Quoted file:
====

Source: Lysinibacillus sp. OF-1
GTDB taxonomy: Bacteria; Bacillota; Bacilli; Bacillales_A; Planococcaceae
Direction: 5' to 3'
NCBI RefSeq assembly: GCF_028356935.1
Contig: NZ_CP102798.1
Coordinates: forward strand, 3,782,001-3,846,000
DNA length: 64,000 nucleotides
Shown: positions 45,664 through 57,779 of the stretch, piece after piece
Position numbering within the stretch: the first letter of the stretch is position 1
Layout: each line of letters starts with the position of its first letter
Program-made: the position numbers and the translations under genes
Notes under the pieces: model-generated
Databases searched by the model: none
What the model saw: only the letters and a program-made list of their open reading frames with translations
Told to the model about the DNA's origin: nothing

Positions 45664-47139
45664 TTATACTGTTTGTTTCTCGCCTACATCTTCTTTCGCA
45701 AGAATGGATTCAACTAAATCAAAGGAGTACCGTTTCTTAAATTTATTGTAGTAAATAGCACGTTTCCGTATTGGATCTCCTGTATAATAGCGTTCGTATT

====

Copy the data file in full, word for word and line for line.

Source: Lysinibacillus sp. OF-1
GTDB taxonomy: Bacteria; Bacillota; Bacilli; Bacillales_A; Planococcaceae
Direction: 5' to 3'
NCBI RefSeq assembly: GCF_028356935.1
Contig: NZ_CP102798.1
Coordinates: forward strand, 3,782,001-3,846,000
DNA length: 64,000 nucleotides
Shown: positions 45,664 through 57,779 of the stretch, piece after piece
Position numbering within the stretch: the first letter of the stretch is position 1
Layout: each line of letters starts with the position of its first letter
Program-made: the position numbers and the translations under genes
Notes under the pieces: model-generated
Databases searched by the model: none
What the model saw: only the letters and a program-made list of their open reading frames with translations
Told to the model about the DNA's origin: nothing

Positions 45664-47139
45664 TTATACTGTTTGTTTCTCGCCTACATCTTCTTTCGCA
45701 AGAATGGATTCAACTAAATCAAAGGAGTACCGTTTCTTAAATTTATTGTAGTAAATAGCACGTTTCCGTATTGGATCTCCTGTATAATAGCGTTCGTATT